Another book blog. But this time, I won't be so quick to discontinue it.
“Yeah,” Mari says. “But it’s possible for people to draw closer to each other even while they keep a reasonable distance between them.”
“Of course it’s possible,” Takahashi says. “But what seems like reasonable distance to one person might feel too far to somebody else.”
- Haruki Murakami, After Dark (115)
Mari gave an uncomfortable little shrug. “My sister’s older than me and she is just amazing to look at. As long as I can remember they always compared me to her, like, ‘How can two sisters be so different?’ It’s true: I don’t stand a chance if you compare me to her. I’m little, my boobs are small, my hair’s kinky, my mouth is too big, and I’m nearsighted and astigmatic.” Karou laughs. “People usually call stuff like that ‘individuality.’” “Yeah, but it’s not easy to think that way if people have been telling you you’re ugly from the time you’re little.”
- Haruki Murakami, After Dark (53)
On her table is a coffee cup. And an ashtray. Next to the ashtray, a navy blue baseball cap with a Boston Red Sox “B.” It might be a little too large for her head. A brown leather shoulder bag rests on the seat next to her. It bulges as if its contents had been thrown in on the spur of the moment. She reaches out at regular intervals and brings the coffee cup to her mouth, but she doesn’t appear to be enjoying the flavor. She drinks because she has a cup of coffee in front of her: that is her role as a customer.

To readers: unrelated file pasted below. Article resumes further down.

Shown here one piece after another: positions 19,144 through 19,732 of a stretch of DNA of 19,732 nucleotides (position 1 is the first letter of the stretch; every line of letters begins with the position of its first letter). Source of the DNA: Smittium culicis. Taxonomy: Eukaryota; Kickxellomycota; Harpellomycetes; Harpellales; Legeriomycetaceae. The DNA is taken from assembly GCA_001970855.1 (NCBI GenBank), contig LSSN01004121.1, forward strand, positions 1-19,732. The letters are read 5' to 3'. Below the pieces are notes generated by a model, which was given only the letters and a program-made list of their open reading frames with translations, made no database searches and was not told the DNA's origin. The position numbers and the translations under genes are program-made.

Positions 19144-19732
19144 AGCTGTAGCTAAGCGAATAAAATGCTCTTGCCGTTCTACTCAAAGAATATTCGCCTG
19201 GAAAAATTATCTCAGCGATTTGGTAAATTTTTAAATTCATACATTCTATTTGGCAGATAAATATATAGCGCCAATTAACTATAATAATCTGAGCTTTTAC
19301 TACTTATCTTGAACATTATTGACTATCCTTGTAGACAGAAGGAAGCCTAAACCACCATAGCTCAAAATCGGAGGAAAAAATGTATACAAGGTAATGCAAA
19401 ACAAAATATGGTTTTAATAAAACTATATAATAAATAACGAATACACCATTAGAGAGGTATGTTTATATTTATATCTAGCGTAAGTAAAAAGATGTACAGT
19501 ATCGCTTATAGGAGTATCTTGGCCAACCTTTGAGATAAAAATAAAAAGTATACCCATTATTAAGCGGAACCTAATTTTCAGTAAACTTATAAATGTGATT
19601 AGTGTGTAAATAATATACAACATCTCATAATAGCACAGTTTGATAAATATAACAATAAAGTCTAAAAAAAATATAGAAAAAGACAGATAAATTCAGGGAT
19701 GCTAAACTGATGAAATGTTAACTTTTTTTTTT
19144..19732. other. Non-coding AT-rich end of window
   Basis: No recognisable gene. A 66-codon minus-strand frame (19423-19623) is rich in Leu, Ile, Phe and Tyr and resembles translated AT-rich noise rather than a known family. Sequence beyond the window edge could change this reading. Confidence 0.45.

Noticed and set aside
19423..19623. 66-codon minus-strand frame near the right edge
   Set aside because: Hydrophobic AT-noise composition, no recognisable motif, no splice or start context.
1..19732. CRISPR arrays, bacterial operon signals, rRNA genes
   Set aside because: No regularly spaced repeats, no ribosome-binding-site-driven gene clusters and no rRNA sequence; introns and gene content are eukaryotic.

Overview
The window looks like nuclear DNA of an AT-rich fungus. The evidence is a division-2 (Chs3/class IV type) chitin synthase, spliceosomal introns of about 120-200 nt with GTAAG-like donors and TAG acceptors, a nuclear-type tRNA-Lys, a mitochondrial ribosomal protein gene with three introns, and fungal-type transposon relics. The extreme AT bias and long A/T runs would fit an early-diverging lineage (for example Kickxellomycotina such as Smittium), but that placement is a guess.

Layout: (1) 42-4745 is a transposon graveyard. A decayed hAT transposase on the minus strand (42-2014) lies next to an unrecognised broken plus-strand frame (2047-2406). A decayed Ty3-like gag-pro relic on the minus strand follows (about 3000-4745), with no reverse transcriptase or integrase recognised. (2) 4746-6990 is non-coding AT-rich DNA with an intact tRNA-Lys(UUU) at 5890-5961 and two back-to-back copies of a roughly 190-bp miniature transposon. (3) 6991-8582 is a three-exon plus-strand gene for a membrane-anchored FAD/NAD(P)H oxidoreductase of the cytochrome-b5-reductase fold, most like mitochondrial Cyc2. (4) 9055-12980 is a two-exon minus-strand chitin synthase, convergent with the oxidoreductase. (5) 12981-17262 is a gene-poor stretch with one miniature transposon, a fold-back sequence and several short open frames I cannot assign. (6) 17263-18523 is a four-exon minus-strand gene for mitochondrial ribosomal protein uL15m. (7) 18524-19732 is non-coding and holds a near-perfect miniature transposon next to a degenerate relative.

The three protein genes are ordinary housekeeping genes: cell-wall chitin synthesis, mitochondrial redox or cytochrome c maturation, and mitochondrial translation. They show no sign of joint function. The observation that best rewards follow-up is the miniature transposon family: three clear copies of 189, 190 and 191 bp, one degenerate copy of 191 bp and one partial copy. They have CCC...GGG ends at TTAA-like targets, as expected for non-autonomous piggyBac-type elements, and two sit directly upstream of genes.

- Haruki Murakami, After Dark (5)
Why do people have to be this lonely? What’s the point of it all? Millions of people in this world, all of them yearning, looking to others to satisfy them, yet isolating themselves. Why? Was the earth put here just to nourish human loneliness? I turned faceup on the slab of stone, gazed at the sky, and though about all the man-made satellites spinning around the earth. The horizon was still etched in a faint glow, and stars began to blink on in the deep, wine-colored sky. I gazed among them for the light of a satellite, but it was still too bright out to spot one with the naked eye. The sprinkling of stars looked nailed to the spot, unmoving. I closed my eyes and listened carefully for the descendants of Sputnik, even now circling the earth, gravity their only tie to the planet. Lonely metal souls in the unimpeded darkness of space, they meet, pass each other, and part, never to meet again. No words passing between them. No promises to keep.
- Haruki Murakami, Sputnik Sweetheart (179)
When we left the restaurant, the sky was a brilliant splash of colors. The kind of air that felt like if you breathed it in, your lungs would be dyed the same shade of blue.
- Haruki Murakami, Sputnik Sweetheart (94)
I had no idea what to say. A silence descended on us as sudden as the instant fresh oil is poured into a large frying pan.